IACHR

Press Release

IACHR Condemns Violence in Guatemalan Prison

August 3, 2016

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María Isabel Rivero
IACHR Press and Communication Office
Tel: +1 (202) 370-9001
mrivero@oas.org

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Washington, D.C. - The Inter-American Commission on Human Rights (IACHR) expresses its concern regarding the recent acts of violence that took place in a Guatemalan prison, the Granja Penal Pavón. As a result of these events, 14 people lost their lives and 10 were injured. The Inter-American Commission urges the State to investigate and clarify the circumstances surrounding these events and, where applicable, identify and punish those responsible.

According to publicly available information, on July 18, 2016, a riot broke out at the Granja Penal Pavón, 17 kilometers from Guatemala City, reportedly as a result of a clash between two rival groups that were fighting for control in the prison. According to the information available, one of these groups was led by Retired Captain Byron Lima, who was sentenced for the murder of Bishop Juan Gerardi in 1998, and the other was led by Marvin Montiel Marín, alias "El Taquero," who was sentenced for drug trafficking. According to statements made to the press by prison officials, the clash began following an attack with a hand grenade on inmates who were guarding Byron Lima.

The information received indicates that 14 people lost their lives in these events, including Bryon Lima and Johanna Birriel, a 24-year-old Argentine woman who was visiting. Four of the dead were reportedly decapitated and another was charred to death. Ten inmates were also injured. In addition, according to official information, at the time of the clash 129 visitors were at the prison; they were evacuated by security forces and will be investigated to determine their possible participation in these acts of violence. Guatemalan President Jimmy Morales and Interior Minister Francisco Rivas Lara indicated that the relevant authorities are continuing the search for those who were responsible.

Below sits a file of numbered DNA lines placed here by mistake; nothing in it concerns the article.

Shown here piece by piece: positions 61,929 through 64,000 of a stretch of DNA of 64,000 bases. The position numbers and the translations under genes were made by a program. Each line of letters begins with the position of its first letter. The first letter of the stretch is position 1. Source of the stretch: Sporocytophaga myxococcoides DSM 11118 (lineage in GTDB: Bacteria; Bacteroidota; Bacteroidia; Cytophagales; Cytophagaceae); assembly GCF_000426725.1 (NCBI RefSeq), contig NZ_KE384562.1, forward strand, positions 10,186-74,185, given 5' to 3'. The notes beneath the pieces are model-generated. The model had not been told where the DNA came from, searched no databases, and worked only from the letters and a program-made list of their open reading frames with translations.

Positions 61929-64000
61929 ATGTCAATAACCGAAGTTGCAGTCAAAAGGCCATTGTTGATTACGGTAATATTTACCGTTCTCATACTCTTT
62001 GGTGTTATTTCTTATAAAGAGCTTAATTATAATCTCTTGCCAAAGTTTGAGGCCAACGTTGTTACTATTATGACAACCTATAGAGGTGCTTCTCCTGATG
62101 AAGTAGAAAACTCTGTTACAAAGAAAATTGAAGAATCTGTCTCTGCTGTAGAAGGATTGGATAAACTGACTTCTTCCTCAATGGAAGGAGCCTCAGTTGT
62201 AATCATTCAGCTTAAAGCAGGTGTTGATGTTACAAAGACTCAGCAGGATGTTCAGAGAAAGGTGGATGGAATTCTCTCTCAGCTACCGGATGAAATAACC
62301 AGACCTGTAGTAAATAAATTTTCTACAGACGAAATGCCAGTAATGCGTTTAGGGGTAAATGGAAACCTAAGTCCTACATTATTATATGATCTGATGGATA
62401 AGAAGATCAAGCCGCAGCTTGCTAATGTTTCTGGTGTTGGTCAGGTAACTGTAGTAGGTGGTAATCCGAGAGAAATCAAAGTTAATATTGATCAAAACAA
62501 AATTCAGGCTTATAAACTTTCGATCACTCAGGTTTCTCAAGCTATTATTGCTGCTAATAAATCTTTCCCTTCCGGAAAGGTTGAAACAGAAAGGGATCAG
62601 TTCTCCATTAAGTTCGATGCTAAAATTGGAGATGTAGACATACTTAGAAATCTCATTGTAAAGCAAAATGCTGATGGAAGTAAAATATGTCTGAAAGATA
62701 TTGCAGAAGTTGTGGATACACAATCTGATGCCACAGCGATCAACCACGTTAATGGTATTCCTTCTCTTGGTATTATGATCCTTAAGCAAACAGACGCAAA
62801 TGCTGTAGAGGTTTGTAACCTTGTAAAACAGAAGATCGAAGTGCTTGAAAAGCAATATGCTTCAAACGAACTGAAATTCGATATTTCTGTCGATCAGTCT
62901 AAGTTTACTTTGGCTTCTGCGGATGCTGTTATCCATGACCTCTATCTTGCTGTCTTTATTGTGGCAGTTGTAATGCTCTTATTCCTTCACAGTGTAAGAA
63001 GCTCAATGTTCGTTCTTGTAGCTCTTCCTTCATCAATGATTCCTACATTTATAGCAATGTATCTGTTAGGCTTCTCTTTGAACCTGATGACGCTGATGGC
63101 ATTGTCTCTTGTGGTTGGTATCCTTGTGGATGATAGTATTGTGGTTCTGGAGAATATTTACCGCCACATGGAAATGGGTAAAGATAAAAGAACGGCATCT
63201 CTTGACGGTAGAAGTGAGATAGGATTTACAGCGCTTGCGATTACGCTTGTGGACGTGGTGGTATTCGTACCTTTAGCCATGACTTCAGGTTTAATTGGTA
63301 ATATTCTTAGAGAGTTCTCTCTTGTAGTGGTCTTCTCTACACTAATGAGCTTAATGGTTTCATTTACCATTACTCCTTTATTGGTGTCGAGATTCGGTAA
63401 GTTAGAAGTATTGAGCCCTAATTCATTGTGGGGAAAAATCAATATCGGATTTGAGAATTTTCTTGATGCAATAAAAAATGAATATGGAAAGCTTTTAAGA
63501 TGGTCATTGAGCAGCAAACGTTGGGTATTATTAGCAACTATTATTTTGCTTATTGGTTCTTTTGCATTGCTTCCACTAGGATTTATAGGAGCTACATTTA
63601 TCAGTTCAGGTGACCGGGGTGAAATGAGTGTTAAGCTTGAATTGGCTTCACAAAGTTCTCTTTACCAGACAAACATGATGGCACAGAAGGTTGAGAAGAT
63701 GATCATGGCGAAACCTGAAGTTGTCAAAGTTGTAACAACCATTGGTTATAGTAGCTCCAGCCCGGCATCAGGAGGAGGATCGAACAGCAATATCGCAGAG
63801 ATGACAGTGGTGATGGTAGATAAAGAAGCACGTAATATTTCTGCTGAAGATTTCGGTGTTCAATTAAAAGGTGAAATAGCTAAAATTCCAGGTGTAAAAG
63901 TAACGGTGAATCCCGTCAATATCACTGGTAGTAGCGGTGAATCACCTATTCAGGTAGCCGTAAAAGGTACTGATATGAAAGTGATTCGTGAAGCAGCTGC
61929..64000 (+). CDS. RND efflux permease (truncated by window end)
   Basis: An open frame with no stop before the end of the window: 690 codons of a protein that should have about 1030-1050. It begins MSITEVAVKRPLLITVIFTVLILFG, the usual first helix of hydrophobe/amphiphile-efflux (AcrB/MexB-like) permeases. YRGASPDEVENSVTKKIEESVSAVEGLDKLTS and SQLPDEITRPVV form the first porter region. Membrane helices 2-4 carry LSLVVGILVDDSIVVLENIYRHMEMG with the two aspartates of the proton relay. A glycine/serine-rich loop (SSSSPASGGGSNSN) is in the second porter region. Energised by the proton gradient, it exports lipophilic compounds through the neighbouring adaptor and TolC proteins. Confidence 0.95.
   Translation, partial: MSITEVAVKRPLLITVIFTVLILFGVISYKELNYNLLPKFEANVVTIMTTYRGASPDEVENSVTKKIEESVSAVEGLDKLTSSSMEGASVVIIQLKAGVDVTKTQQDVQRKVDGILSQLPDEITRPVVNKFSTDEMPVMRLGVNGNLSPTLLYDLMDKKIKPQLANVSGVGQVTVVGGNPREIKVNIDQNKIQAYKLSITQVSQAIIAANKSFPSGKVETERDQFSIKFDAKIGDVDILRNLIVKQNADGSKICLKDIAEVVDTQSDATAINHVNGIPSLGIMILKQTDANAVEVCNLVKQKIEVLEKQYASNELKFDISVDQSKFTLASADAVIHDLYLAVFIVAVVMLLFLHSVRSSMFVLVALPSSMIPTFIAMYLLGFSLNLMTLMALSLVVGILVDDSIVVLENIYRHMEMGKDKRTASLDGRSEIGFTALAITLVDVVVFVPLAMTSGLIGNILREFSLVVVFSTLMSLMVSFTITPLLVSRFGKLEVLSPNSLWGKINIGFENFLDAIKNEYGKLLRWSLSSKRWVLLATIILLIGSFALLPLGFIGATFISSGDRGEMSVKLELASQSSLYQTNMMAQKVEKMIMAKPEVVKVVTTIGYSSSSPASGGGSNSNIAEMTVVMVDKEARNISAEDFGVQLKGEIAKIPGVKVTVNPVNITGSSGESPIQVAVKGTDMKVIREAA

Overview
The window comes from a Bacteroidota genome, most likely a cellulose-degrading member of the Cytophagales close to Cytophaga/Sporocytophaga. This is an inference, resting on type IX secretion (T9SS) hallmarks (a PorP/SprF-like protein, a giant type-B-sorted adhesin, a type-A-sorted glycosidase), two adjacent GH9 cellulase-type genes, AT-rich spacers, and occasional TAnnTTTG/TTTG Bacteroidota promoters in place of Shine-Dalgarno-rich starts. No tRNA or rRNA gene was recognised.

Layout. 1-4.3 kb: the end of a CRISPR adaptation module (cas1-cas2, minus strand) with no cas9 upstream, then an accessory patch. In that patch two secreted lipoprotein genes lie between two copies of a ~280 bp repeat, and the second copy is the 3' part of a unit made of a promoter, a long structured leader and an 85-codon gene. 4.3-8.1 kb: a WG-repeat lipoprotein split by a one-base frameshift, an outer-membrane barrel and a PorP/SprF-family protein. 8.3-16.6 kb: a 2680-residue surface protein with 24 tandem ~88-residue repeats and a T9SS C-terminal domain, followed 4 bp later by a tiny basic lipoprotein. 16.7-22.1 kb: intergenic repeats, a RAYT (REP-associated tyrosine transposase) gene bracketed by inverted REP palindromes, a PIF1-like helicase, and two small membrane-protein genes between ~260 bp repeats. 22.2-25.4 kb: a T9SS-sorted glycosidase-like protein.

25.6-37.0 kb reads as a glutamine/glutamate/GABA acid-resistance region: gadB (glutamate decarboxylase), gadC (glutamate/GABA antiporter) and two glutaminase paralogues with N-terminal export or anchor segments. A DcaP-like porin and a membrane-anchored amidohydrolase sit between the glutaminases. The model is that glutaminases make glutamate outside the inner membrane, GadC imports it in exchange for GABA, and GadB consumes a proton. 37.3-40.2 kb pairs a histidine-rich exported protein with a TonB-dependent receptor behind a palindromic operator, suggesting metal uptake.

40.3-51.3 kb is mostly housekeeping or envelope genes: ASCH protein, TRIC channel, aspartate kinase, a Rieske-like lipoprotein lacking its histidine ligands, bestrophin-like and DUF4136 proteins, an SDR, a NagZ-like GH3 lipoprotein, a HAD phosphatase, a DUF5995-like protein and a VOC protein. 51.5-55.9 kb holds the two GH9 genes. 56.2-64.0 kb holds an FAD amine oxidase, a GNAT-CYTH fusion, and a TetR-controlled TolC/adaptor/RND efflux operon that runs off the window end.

As guarantors of the fundamental rights of persons deprived of liberty, States are legally bound to take concrete steps to guarantee the rights to life, humane treatment, and security of inmates. This obligation includes ensuring the detention conditions required under international human rights standards. The Inter-American Commission also calls to mind that the State has the duty to investigate through its own due diligence the death of anyone who dies while in its custody. These investigations should seek to establish not only the perpetrators of the acts, but also possible masterminds and any authorities who may be responsible, by action or omission.

Moreover, the Inter-American Commission notes that in late 2015 and the beginning of this year, similar acts of violence took place in two other Guatemalan prisons, Granja Penal Canadá and Puerto Barrios, located in the province of Escuintla and the department of Izabal, respectively. This Commission referred to these events in Press Release 144/15, dated December 7, 2015, and Press Release 2/16, dated January 19, 2016. In this context, the Inter-American Commission urges the Guatemalan authorities to adopt appropriate measures, including structural reforms, in order to prevent these types of acts of violence, and to investigate such incidents with due diligence and without delay. Toward this end, the IACHR calls on the State to take concrete steps such as disarming inmates and imposing effective controls to keep out weapons and other illicit items; improving security inside prisons; investigating and punishing any acts of violence and corruption that may take place in correctional facilities; and preventing the activities of criminal organizations with a presence inside prisons.

A principal, autonomous body of the Organization of American States (OAS), the IACHR derives its mandate from the OAS Charter and the American Convention on Human Rights. The Inter-American Commission has a mandate to promote respect for human rights in the region and acts as a consultative body to the OAS in this area. The Commission is composed of seven independent members who are elected in an individual capacity by the OAS General Assembly and who do not represent their countries of origin or residence.

No. 109/16